There was a certain rich man, which was clothed in purple and fine linen, and fared sumptuously every day: And there was a certain beggar named Lazarus, which was laid at his gate, full of sores, And desiring to be fed with the crumbs which fell from the rich man’s table: moreover the dogs came and licked his sores. And it came to pass, that the beggar died, and was carried by the angels into Abraham’s bosom: the rich man also died, and was buried; And in hell he lift up his eyes, being in torments, and seeth Abraham afar off, and Lazarus in his bosom. And he cried and said, Father Abraham, have mercy on me, and send Lazarus, that he may dip the tip of his finger in water, and cool my tongue; for I am tormented in this flame. But Abraham said, Son, remember that thou in thy lifetime receivedst thy good things, and likewise Lazarus evil things: but now he is comforted, and thou art tormented.

Lazarus suffered untold pain and agony — what the Bible calls “evil things” — yet Jesus didn’t lift a finger to feed him or relieve him of his suffering. Instead, Jesus uses Lazarus as a sermon illustration, a poignant reminder to everyone that pain relief awaits in the next life for those who passively suffer in this life. What’s a little bit of starving homelessness compared to a feast-filled lifetime living in a mansion (or room) in God’s Heaven?

Recently, a Fundamentalist Christian family member had surgery that left her in a good bit of pain. Thanks to the current war on opioids, the doctor prescribed her six days of Tramadol for her pain. While this drug certainly can help with light/moderate pain, it is not very effective for severe post-surgical pain (at least not at a one-tablet-every-six-hours level). One person sitting with us — also a devout Fundamentalist — encouraged the family member to take as little of the drug as possible. Whywhen I had a similar surgery, she said, all I took was Tylenol. After a few hours in post-op, the family member was sent home. As she settled in, she mentioned that she was in a lot of pain. How soon can I can another pain pill? she asked. Not for another three hours, my wife replied. I said, you don’t have to wait until six hours are up to take another one. It’s okay to take it every four hours if need be, and you can take Tylenol tooBoth? she incredulously replied. I said, yes, both. Dr. Bruce, on the job.

Many Christians Fundamentalists fear getting addicted to pain medications, so they won’t take them. They would rather suffer than risk addiction or dependence. Many of them have been taught that taking drugs is akin to sorcery. Seriously, Bruce? Yes, seriously. Let me give you an example of this thinking from the True Discernment blog:

The Greek word “pharmakia” literally means “drugs”, and appears five times in the New Testament: in Gal 5:20, Rev 9:21, 18:23, 21:8, and 22:15.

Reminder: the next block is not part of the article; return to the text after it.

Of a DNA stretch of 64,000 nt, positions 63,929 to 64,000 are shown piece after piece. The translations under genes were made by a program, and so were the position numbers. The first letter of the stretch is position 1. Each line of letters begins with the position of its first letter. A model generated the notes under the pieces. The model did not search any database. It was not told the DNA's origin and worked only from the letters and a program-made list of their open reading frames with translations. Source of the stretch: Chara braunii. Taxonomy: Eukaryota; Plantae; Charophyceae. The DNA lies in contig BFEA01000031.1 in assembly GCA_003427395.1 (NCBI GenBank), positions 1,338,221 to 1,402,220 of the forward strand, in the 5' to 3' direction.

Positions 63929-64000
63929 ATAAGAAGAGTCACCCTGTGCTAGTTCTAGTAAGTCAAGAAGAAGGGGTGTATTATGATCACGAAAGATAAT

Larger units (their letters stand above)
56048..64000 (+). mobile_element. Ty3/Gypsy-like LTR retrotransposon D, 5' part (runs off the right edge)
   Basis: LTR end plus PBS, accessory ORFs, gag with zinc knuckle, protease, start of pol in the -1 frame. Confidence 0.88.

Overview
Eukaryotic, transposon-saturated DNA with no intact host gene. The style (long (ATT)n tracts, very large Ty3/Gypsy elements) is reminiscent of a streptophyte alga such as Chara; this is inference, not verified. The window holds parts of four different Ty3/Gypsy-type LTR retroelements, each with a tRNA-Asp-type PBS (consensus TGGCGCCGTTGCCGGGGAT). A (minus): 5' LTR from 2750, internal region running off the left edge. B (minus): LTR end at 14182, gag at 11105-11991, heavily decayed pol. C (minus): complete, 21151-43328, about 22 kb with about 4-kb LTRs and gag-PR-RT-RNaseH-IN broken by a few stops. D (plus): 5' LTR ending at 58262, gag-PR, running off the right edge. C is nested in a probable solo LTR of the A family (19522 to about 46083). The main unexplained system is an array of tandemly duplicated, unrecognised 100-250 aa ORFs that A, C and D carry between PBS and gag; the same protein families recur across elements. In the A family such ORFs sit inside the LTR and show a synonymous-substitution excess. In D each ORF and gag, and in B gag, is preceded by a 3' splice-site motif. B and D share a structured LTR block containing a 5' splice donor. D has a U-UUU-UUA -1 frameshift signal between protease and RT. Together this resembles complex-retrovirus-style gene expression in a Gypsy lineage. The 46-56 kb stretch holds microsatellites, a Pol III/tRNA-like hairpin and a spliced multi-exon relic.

“Pharmakia” is translated into our English Bible as either “witchcraft” or “sorceries”. We also get our English word “pharmacy” from the Greek word “pharmakia”.

In each of the above five passages, “pharmakia”, or “drugs” is listed as a work of the flesh of man as opposed to the Spirit of God working in us.

….

The King James Bible translators translated “pharmakia” as “witchcraft”, because almost no one but witches and sorcerers used drugs 400 years ago. Drugs were most commonly used in pagan worship to hallucinate and to try to get in touch with evil spirits.

This can be serious stuff! In Rev. 21:8, God says that people who are continually characterized by drug use will have no part in the Kingdom of God.

Now many people think that when the New Testament speaks of drug use that it is only talking about Illegal drug use, but I believe it is also speaking of those people who call themselves Christians but are relying on Legal Prescription drugs.  Now I am not saying that everyone who has to take prescription drugs are [sic] part of the people that the New Testament is talking about here, but I have noticed the prevalent and growing disturbing trend within the church of “Christians using on a regular and continuing basis: mind altering prescription pain killers, anti-depressants, nerve pills , and also other strong prescription drugs that if the taker wanted to could not reduce or eliminate the use of  them via their own self control or a life style change.

I have even seen a person who was supposed to be heading up an addictive habit deliverance ministry who had Type 2 diabetes but refused to alter their eating habits but instead chose to rely on an insulin pump to control their sugar levels so the person could eat what they wanted and admittedly said so!  Yes there are people who have Type 1 diabetes and it wouldn’t matter if they altered their eating habits, they would still need to take insulin. But if you can control your eating habits but refuse to and have to rely on a drug because of your refusal then that is a sin. Not to mention the damage that too much unnecessary insulin dependence can do to your body over a long period of time.  How can you teach others how to be delivered of sinful addictive habits if you refuse to give up one yourself? Many people have the mistaken idea today that they need not bring their flesh under control where they are able to.

….

When you mix, prescription drugs, a heavy emphasis on revelation and experiential and emotion driven religion over Biblical Doctrine and obedience to the word then you wind up with a church ripe for deception and lying spirits. The gateways to satanic influences have been thrown wide open. And that is what we are seeing in churches today.

The husband of the aforementioned family member has lived with horrific pain for years — made worse by a botched hip replacement. He should be on narcotic pain management, but because he fears becoming a drug addict, he refuses to ask for help. Instead, he takes Naproxen and suffers. Years ago, when Darvon was still on the market, he would take half a tablet two or three times a day, but only when his pain was really bad. Mustn’t take more than that lest he enter the gateway that leads to addiction to heroin or some other feared street drug, the thinking goes. Taking pain medications would give him quality of life, but thanks to deeply embedded religious beliefs, he will endure needless suffering and pain until he dies.